Call for Surge in Research Funding as US Farm Production Loses to China06/20/2016
Thirteen prominent research institutions in the United States have joined the SoAR Foundation in calling for a surge in federal support of food and agricultural science.
Retaking the Field, the report released by this coalition, highlights recent scientific innovations and illustrates how U.S. agricultural production is losing ground to China and other global competitors.
“Researchers are discovering incredible breakthroughs, helping farmers produce more food using fewer resources, and keeping our meals safe and nutritious,” said Thomas Grumbly, president of the SoAR Foundation. “However, the science behind agriculture and food production is starved of federal support at a time of unprecedented challenges. A new surge in public funding is essential if our agricultural system is going to meet the needs of American families in an increasingly competitive global market.”
Retaking the Field looks at the importance of agriculture and its related industries to the U.S. economy. According to USDA, this sector was responsible for nearly one in 10 jobs in 2014 and contributed $835 billion to the U.S. gross domestic product. Even though every public dollar invested in agricultural research provides $20 in economic returns, the federal budget for agricultural research has remained flat for decades. Today, the United States trails China in both agricultural production and public research funding.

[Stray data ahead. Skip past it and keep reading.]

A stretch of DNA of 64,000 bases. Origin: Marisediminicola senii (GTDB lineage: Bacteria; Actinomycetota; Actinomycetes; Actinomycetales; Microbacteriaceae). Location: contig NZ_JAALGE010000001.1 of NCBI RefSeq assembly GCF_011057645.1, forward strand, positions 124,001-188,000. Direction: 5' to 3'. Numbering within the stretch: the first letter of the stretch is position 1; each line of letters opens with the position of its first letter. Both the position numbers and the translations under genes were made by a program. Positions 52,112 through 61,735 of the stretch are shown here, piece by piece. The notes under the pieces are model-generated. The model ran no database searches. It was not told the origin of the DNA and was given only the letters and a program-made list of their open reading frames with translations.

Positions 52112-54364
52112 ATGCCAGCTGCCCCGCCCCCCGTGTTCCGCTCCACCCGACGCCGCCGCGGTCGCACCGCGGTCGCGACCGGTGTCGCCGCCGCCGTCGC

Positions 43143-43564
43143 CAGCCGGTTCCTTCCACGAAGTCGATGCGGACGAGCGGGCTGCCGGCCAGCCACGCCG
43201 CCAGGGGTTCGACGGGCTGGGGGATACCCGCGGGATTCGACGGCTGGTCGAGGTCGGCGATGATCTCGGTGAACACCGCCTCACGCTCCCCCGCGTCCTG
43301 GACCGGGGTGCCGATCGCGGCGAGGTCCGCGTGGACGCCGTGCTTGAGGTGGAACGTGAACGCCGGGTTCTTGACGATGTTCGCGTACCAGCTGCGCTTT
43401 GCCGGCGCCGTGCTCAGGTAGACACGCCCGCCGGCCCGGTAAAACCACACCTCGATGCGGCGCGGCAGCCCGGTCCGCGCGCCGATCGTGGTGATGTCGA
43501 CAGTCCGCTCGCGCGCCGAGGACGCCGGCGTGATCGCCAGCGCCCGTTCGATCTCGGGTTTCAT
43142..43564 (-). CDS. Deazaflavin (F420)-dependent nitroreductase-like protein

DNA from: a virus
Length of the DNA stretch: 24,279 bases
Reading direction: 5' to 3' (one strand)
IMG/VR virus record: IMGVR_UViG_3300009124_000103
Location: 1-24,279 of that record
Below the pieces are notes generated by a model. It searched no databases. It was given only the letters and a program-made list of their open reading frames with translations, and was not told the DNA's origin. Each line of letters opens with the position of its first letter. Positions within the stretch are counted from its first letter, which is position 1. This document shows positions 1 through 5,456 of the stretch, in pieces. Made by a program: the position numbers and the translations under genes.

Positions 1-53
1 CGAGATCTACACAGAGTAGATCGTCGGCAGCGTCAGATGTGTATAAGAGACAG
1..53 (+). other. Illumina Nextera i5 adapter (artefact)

“Every year, the director of national intelligence testifies before Congress that our national security is threatened by hunger in unstable regions,” said Grumbly. “As the number of people on our planet continues to grow, we must produce more food. This cannot be done with yesterday’s science. We need a larger infusion of cutting-edge technologies.”
The Retaking the Field report profiles 13 groundbreaking science teams at premier public and private universities across the United States, including work at N.C. State by Rodolphe Barrangou, Ph. D., on using CRISPR gene editing technology to trace the precise routes that foodborne pathogens take from production facilities to consumers. He is also applying the CRISPR process to eliminate virulent strains of E. coli.
Steven Lommel, N.C. State’s College of Agriculture and Life Sciences associate dean and director for the North Carolina Agricultural Research Service, said Retaking the Field “is designed to make our congressional delegates and decision makers aware of the value of ag research.”
“It is imperative that we continue funding ag research, because although we currently have a plentiful food source, population and environmental conditions will affect that in the future,” Lommel said.
Source: Southeast Farm Press